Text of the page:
Microsoft hooked the rotting corpse of Netscape to a drip feed today by almost - shock, horror - agreeing with a court that said it had done Bad Things. The company statement simply repeats what the appeals court said rather than saying the appeals court was right, but a whole bunch of stuff it had previously insisted was non-negotiable and technically impossible is now going to roll with XP. And it'll apply to previous operating systems, not that previous operating systems will survive much beyond December, if Redmond has its way. Today's statement essentially (and cynically) splits Internet Explorer out from Windows again. Exquisitely, you'll recall, the very appeals court that Microsoft is now doing obeisance to is the one that ruled that Microsoft did have the right to integrate IE with Windows. If Microsoft hadn't insisted that it could do this very thing, the DoJ antitrust action might very well not have hit it with quite the enraged velocity it did. This is a very, very weird legal action, and it's getting weirder. In today's statement Microsoft says: " The appeals court ruled that certain provisions in Microsoft's licenses with PC manufacturers impaired the distribution of third-party Web browsers.[note total absence of agreement or disagreement - it's simply an acceptance that it's a fact the court said this] Microsoft will now provide PC manufacturers with the following new flexibility: "PC manufacturers will have the option to remove the Start menu entries and icons that provide end users with access to the Internet Explorer components of the operating system. Microsoft will include Internet Explorer in the Add/Remove programs feature in Windows XP. So the insistence that IE is part of the total Windows Experience, and that the desktop and OOBE (out of box experience) is copyright MS is gone. The ability to remove IE, which was added by 98lite.net as soon as MS subtracted it, demonstrates what 98lite.net demonstrated before, that it was all a matter of packaging. "PC manufacturers will have the option to remove the Start menu entries and icons that provide end users with access to Internet Explorer from previous versions of Windows, including Windows 98, Windows 2000 and Windows Me. PC manufacturers will retain the option of putting icons directly onto the Windows desktop. Based on extensive customer usability studies, Microsoft had designed Windows XP to ship with a clean desktop and improved Start menu, but PC manufacturers will now have the option of continuing to place icons on the Windows desktop if they want to. Consumers will be able to use the Add-Remove Programs feature in Windows XP to remove end-user access to the Internet Explorer components of the operating system. Microsoft has always made it easy for consumers to delete the icons for Internet Explorer, but will now offer consumers this additional option in Windows XP." As regards IE removal, it's more of the same. The ability to shove icons onto the desktop isn't necessarily a plus for consumers, because from the point of view of the OEMs these are, effectively, advertising. But weirdly, considering the "clean desktop" XP theory, Office XP automatically installs an icon on, er, the desktop. Note also that there is no suggestion that OEMs can ship systems with IE pre-removed (that's up to consumers), and that there's no mention of start menu priorities (as shipped in the beta, Microsoft products, IE included, are prominently displayed). So it's a negotiating bid, and there's less to it than meets the eye. But Ed Felten will no doubt be heartened to hear he was right, and the IE and Windows code can be disentangled after all. And if it had happened a couple of years ago, then all of this might not have happened, and Netscape might still be an independent company pitching for business around its browser. But today, for some reason, the drip feed doesn't seem to be reviving the corpse... ® As a public service, The Register feels it useful to shove the ludicrous supporting PR puff from notorious Microsoft narks below. Watch out for these guys, and be careful about buying their hardware: Puff slot begins: Computer industry leaders today underscored the importance of the launch of Windows XP to the PC industry and consumers. "We're very excited about the possibilities that Windows XP delivers to our customers," said Ted Waitt, co-founder and CEO of Gateway. "With this new flexibility, we're looking forward to taking Windows XP to the next level, tailoring technology to meet our customers' needs." "Windows XP is an incredible step forward for end users and partners, unlocking the possibilities of the digital world," said Jim Allchin, group vice president for platforms at Microsoft. "Windows XP provides new opportunities for companies throughout the hardware and software industries, especially PC manufacturers that have worked closely with us to create the best experience for customers." "We're excited about Windows XP and the positive impact it will have on our industry. As a strong partner for more than 15 years, Compaq has worked closely with Microsoft throughout the extensive development of Windows XP," said Mike Larson, senior vice president and general manager of the Access Business Group at Compaq. "We are setting a new standard for simple, dependable and efficient computing." "Dell is excited about delivering Windows XP later this year," said Jim Totton, vice president of software for the Consumer Products Group at Dell. "Dell is always interested in what's best for its customers, and the new levels of performance, ease of use and customization will combine for a great personal computing experience." (That's enough rentaquotes from stooges - Ed)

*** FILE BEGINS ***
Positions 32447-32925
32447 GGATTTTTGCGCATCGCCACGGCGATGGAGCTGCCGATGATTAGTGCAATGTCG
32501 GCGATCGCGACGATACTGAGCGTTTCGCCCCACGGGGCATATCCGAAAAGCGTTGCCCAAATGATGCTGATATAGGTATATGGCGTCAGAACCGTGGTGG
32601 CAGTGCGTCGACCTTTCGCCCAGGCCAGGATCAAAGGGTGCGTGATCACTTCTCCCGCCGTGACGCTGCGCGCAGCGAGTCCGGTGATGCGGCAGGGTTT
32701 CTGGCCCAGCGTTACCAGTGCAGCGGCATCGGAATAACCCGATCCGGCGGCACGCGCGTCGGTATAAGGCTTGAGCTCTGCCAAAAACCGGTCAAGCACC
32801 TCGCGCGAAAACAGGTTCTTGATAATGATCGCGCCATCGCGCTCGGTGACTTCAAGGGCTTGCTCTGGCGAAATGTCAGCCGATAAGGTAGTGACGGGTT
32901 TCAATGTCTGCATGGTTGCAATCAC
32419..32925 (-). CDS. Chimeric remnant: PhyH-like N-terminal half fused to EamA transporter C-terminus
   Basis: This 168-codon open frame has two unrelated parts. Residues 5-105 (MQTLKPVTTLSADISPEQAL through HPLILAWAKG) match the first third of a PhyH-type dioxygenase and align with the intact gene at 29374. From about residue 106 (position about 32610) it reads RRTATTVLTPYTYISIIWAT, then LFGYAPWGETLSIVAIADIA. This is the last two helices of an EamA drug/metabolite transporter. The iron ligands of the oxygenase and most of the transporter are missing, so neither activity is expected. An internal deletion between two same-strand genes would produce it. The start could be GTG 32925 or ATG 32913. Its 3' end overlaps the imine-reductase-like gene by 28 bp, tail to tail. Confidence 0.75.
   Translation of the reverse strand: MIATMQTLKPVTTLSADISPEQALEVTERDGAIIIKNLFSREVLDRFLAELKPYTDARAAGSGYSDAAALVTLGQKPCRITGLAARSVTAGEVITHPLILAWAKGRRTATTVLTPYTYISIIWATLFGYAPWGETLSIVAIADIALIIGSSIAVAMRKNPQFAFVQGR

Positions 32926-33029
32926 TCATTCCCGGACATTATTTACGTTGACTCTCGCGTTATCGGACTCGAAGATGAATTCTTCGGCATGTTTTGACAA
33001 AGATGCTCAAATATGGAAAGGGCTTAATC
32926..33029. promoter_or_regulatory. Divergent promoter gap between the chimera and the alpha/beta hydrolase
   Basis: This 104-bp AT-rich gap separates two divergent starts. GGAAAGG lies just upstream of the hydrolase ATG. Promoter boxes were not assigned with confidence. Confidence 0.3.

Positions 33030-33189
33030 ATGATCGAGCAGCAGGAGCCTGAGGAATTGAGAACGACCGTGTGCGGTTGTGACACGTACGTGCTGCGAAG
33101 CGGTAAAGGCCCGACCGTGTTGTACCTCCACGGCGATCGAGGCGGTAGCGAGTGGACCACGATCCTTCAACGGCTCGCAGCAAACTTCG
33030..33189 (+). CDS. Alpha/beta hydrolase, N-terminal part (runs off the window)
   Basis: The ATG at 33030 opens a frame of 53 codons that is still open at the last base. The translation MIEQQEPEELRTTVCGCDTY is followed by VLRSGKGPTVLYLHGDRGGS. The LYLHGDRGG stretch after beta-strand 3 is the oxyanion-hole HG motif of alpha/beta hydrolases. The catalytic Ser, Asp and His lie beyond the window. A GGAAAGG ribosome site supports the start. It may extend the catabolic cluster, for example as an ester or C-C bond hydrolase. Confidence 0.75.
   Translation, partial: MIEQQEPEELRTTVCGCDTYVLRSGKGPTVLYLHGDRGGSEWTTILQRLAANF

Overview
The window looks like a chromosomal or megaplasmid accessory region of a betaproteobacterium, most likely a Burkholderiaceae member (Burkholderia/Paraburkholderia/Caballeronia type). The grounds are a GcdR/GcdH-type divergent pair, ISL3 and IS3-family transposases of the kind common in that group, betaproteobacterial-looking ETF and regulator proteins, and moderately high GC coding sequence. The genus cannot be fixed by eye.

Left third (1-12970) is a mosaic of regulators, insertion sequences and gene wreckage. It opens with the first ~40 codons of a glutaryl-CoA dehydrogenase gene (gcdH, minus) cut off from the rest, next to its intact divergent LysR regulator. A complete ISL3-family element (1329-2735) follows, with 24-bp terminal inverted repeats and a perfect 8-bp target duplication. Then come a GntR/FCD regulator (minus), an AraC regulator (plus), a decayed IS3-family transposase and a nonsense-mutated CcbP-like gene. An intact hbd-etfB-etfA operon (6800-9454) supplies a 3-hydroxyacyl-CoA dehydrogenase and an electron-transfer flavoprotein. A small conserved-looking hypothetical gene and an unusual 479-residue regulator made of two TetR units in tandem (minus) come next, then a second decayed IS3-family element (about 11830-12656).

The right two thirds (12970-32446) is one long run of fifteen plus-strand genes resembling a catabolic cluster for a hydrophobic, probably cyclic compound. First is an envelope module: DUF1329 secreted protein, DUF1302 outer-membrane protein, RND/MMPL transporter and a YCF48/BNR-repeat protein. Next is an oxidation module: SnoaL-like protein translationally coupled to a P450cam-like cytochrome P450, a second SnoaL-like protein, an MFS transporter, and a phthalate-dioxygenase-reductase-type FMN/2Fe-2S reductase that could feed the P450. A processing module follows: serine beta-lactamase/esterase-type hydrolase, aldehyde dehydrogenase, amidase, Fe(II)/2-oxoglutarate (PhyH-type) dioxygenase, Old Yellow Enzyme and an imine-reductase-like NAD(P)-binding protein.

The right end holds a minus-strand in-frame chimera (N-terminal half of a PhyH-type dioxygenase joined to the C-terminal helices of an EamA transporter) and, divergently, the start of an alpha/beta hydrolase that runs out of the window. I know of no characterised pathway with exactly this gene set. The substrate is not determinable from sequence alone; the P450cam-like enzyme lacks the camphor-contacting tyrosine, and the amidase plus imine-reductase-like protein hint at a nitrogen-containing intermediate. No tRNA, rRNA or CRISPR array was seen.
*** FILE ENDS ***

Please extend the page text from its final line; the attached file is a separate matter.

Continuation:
John Lettice, 11 Jul 2001